20 possible uniformity of BST/BPT, CHT, and RH on
sample level. Since physics has not changed
BST Deviation from Average (%)

during the last several decades, this concept is still
valid. Taking into account the technological effort
that is required to achieve best uniformity using all
5 three dimensions (e.g., two-tier or three-tier racks
in instruments with large sample capacity), the
0 drawback of being confined to a two-dimensional
0 1 2 3 4 5 6 7 sample tray becomes obvious. Figure 1 (page 5)
shows the uniformity of the sample surface
-10 temperature in a three-tier Atlas Ci5000 Weather-
Ometer [1].
-15 Another aspect to examine is the
Position from Top to Bottom simulation of rain by spraying water on the
samples. Although they have not been studied in
Rotating rack (90 shifted) Fan Speed 2000
BST = 95 C detail, one can surely expect differences in the
Fan Speed 1500
Maximum deviation: 1.7 C; 1.8 % results of spraying on vertical mounted,
Fan Speed 1000 automatically rotating samples, and horizontal
15.020.0 static samples. The main problems for flatbed
devices will probably be the uniformity of the spray
20.0 5.010.0
pattern and the disturbing effects of long-lasting
Deviation from Average (%)

15.0 -5.00.0 droplets that slowly dry on the samples.
-10.0-5.0 Nevertheless, more than 25 years ago,
10.0 -15.0-10.0
the first flatbed devices were introduced into the
5.0 market under the name SUNTEST. With
thousands of SUNTESTs sold, Atlas knows the
0.0 exact strengths and limitations of this technology.
These low-end devices have found their place in
many applications, including the pharmaceutical
-10.0 and cosmetic industries. Flatbed devices are
Air Outlet Back
-15.0 18 especially useful for go/no go tests and routine
Door Air Inlet
5 9 10 quality control. Naturally, this type of low-end
13 17 21 25 29 33 2 device is not able to meet the needs of sophisti-
37 41
Length (cm) cated weathering and lightfastness testing. For
flatbed devices, manual periodic repositioning of
Static flatbed with 1 lamp specimens is often recommended to compensate
BST = 70C
Maximum deviation: 7 C; +10 C
for inhomogeneous exposure conditions. This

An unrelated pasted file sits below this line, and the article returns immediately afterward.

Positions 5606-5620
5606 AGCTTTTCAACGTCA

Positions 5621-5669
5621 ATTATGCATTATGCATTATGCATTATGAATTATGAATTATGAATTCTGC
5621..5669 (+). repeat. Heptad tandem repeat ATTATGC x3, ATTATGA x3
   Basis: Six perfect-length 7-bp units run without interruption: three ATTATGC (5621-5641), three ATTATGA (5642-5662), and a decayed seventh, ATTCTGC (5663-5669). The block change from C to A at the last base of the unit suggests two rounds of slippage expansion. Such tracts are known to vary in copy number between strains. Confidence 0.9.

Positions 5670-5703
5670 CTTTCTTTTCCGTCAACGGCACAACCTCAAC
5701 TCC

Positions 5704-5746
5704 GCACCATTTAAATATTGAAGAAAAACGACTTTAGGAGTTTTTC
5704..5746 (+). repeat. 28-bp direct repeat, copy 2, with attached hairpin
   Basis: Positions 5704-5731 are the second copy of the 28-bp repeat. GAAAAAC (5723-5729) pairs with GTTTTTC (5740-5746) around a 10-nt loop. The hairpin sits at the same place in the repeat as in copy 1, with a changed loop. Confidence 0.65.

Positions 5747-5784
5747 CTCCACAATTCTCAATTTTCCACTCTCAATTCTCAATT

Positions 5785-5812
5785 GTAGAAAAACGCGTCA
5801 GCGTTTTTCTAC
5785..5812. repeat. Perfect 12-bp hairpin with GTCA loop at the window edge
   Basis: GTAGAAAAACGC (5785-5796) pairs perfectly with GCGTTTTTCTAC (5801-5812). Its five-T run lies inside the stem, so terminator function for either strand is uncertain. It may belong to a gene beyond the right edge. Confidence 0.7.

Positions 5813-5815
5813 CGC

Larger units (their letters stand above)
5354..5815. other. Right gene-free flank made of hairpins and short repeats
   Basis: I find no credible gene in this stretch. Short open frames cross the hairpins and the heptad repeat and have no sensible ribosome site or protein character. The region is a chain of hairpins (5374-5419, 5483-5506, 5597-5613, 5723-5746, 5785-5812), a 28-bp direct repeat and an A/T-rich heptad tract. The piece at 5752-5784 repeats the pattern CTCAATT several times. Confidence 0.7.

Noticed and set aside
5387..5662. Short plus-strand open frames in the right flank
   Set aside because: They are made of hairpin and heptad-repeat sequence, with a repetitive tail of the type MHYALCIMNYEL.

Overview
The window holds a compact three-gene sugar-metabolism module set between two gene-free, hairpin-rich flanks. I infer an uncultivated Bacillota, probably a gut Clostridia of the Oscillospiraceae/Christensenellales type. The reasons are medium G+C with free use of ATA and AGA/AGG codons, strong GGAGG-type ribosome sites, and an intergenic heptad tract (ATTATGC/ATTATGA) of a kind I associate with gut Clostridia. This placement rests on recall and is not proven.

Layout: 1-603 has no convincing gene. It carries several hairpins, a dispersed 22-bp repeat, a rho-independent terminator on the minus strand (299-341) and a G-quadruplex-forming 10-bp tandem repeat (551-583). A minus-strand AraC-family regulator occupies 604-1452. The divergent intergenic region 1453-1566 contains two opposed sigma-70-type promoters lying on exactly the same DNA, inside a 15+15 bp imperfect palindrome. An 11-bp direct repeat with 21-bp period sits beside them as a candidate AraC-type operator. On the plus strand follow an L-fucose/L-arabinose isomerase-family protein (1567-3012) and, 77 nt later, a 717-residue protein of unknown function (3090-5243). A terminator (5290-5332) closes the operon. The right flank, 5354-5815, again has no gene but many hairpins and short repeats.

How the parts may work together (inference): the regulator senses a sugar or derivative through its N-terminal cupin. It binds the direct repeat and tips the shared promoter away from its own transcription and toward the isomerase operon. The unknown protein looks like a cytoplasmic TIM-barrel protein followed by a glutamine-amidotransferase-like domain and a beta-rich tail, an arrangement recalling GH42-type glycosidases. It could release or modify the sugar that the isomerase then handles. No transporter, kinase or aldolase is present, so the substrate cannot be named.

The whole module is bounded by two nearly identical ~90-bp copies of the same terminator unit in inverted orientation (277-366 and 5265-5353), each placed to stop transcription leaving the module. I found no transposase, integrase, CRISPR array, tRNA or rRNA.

practice (alternating harsh and smooth conditions)
is different from rotating rack exposure (constant
Figure 3: Uniformity of black standard temperature (BST) conditions).
in a rotating rack instrument compared to a flatbed device Figure 2 (page 7) and Figure 3 illustrate
the difference between the two types of
instruments. Obviously, the variations of BST/BPT
(Figure 3) and E (Figure 2) over the exposure area
in flatbed devices are at least three to five times
larger than in rotating rack instruments. Knowing
that increasing the temperature by 10 C
approximately doubles the speed of chemical
reactions, the deviations in flatbed devices are not
at all acceptable for sophisticated testing needs.

Fall 2003

Improvement of Testing Technology Improvements on Steady State Error

Eventually, what is a high-end test or a

high-end instrument today might become low-
end tomorrow. The technical and scientific
state-of-the-art is progressing steadily, and so Ci65 - BPT Ci65 - DB
Ci65 - Humidity
is the instrument technology.
The quality of a weathering instrument
is characterized by its ability to measure and
Ci65A - BPT
control not only the main exposure parameters Ci65A - Humidity Ci65A - DB
but also the fluctuation around the set point in
the equilibrium state as well as the behavior
during and after a phase change (e.g., between
Ci4000 - Humidity Ci4000 - DB
wet and dry phase). Figure 4 shows how the Ci4000 - BPT

actual control tolerances of BPT, CHT, and RH

have been constantly narrowed down during Elapsed Time (6-sec interval)
three generations of Atlas weathering Relative Linear Scale on y-axis
instruments [1].

Summary Figure 4: Actual tolerance of black panel temperature (BPT),

relative humidity (RH), and chamber air temperature (CHT = DB)
The requirements for state-of-the-art through three generations of weathering instruments
high-end xenon weathering instruments